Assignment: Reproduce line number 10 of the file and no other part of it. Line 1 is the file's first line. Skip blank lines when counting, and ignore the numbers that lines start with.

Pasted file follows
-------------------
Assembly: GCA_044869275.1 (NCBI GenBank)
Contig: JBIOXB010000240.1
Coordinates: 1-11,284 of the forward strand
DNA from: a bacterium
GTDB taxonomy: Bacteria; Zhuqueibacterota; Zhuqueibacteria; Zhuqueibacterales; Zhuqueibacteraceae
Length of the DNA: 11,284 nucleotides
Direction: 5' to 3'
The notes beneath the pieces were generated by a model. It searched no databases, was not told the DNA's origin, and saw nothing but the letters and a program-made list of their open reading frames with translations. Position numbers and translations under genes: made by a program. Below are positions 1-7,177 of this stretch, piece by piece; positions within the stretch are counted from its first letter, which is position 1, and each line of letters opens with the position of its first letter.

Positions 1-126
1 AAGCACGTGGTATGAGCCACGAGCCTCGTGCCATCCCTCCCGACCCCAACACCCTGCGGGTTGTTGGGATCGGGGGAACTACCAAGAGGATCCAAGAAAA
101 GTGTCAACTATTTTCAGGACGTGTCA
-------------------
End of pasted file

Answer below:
1 AAGCACGTGGTATGAGCCACGAGCCTCGTGCCATCCCTCCCGACCCCAACACCCTGCGGGTTGTTGGGATCGGGGGAACTACCAAGAGGATCCAAGAAAA